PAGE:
Ecampus Faculty Highlight
- Sociology instructors connect international students and cultures
Becky Warner's classroom in Bulgaria; Warner appears in back row, 3rd from left
Ecampus instructor Olga Rowe is passionate about teaching online, and says she’s not afraid to try new things in her virtual classroom. One such venture was the recent electronic merging of her introductory sociology class with Becky Warner’s SOC 204 class. Although online communication via forums is the norm in distance education, this instance was unique in that Warner’s classroom was on-site at the American University in Bulgaria (AUBG). Warner, who is chair of the sociology department at OSU, was in Bulgaria on sabbatical when the two instructors came up with the idea of combining their classrooms and conducting a kind of cultural experiment to study the conversations and reactions of students from their different cultural standpoints.
The students first introduced themselves in Blackboard, the online educational portal used by OSU. Then students were instructed to read "Horace Miners’ Body Rituals Among the Nacirema," a classic anthropological article on the strange behaviors and rituals of a mysterious culture. Rowe urged her students to read the article in an objective way, paying close attention to the text, and then discuss this culture with the others. Although Rowe said it’s common for students who converse online to openly share their opinions, the resulting conversations surprised even her. The content of the reading created strong reactions from some students, including an American student who commented that one particular ritual sounded extremely painful. That ritual ended up being a visit to the dentist – the culture studied in the writing was American culture. (Nacirema is American spelled backwards.) Discovering that also stirred up emotions. Rowe said it was a powerful learning experience for each student to slowly unravel the cover on this familiar culture.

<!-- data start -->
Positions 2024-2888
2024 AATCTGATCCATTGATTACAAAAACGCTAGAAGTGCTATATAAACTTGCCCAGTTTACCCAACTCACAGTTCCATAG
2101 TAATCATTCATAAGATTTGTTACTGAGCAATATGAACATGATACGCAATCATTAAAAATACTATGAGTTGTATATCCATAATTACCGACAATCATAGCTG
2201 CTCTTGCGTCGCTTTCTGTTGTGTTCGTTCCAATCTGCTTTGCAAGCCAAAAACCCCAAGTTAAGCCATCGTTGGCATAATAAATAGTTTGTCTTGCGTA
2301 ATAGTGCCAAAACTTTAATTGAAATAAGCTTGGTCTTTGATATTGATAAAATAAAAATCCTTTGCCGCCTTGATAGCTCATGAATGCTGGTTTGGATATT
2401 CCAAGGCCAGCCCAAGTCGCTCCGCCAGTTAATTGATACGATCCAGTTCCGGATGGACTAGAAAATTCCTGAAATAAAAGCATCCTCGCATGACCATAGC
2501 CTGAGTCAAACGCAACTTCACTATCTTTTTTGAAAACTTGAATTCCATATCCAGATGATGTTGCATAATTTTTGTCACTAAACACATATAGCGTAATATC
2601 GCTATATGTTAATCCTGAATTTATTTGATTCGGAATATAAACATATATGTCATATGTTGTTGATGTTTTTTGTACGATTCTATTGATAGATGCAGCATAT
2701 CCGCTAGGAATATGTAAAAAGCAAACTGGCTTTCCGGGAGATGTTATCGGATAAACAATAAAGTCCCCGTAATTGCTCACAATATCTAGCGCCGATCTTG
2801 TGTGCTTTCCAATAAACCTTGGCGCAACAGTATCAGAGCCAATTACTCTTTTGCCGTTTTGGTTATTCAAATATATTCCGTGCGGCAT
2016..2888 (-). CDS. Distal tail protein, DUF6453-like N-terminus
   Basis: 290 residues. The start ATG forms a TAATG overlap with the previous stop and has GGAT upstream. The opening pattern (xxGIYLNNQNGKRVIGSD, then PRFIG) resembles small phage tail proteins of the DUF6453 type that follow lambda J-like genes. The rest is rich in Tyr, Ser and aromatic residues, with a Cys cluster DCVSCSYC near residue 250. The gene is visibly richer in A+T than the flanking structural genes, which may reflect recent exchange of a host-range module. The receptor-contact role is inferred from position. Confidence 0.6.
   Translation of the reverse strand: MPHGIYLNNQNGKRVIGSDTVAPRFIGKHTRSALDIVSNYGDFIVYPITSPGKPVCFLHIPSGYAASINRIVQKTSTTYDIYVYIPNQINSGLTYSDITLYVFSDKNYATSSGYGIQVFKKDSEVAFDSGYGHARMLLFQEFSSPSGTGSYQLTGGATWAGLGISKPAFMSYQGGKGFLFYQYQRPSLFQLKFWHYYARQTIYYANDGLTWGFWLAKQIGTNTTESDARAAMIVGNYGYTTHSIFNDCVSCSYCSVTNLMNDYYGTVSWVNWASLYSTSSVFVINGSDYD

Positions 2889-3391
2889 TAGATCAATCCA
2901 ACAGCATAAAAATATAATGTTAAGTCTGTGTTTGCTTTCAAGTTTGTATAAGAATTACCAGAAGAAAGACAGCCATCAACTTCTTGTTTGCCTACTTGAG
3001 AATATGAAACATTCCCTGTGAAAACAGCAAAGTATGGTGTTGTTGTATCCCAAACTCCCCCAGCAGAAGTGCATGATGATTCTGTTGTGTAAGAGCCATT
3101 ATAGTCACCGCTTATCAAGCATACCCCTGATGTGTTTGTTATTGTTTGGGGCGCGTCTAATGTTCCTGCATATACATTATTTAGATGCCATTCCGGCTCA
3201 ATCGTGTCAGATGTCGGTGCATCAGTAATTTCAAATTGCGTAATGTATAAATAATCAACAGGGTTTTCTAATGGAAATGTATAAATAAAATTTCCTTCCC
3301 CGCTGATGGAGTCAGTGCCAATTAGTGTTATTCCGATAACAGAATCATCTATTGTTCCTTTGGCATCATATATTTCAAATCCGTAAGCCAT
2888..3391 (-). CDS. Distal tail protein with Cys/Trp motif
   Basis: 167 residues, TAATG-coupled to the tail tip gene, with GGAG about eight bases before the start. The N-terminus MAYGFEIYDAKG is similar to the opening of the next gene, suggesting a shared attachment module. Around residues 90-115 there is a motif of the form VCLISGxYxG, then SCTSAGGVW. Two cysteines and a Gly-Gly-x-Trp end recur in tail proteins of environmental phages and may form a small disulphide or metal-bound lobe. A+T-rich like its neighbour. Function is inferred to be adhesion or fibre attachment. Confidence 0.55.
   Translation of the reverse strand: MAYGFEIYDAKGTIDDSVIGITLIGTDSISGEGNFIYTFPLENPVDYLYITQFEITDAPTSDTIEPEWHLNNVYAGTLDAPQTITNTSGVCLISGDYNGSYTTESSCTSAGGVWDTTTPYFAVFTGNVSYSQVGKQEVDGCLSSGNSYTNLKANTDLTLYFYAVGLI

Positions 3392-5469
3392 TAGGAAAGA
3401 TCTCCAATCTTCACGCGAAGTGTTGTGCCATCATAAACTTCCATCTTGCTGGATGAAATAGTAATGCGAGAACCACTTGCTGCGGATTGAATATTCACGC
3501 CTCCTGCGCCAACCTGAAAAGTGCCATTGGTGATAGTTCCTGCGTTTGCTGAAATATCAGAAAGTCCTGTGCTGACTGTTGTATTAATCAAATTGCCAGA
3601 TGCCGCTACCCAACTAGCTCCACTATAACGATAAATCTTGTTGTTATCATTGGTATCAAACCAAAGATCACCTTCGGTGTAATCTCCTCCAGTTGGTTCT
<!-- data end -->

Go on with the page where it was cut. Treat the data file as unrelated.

Warner said she enjoyed watching her students in Bulgaria assist and learn from one another and their online counterparts. “Students learn that there is as much diversity within national cultures as there is across them. Not all Americans are alike; not all Bulgarians are alike.” She noted that within her classroom at AUBG she had students from eight different countries including Romania, Serbia and Mongolia. One interesting anecdote Warner shared was a Romanian student who said it was less confusing to communicate online than on-site. That was because in Bulgaria nodding up and down means “no” and side to side means “yes,” whereas in Romania it is the opposite, as in the US.
Olga Rowe received her Ph.D. from her native country of Ukraine, and has been teaching distance education courses for eight years. She said she appreciates the flexibility the online learning environment provides both the student and the instructor. She also feels online learning has two major benefits to students; one, it provides the opportunity for education to students who might not otherwise have it, and two, the way business is being performed online today, getting their education online prepares students for real-world possibilities.
“I feel great about the possibilities with teaching online, how it can be pedagogically innovative. This project would have been nearly impossible without technology. It would have been limited only to privileged students. Online education is the opportunity to combine many different cultures…it is really bridging the world.”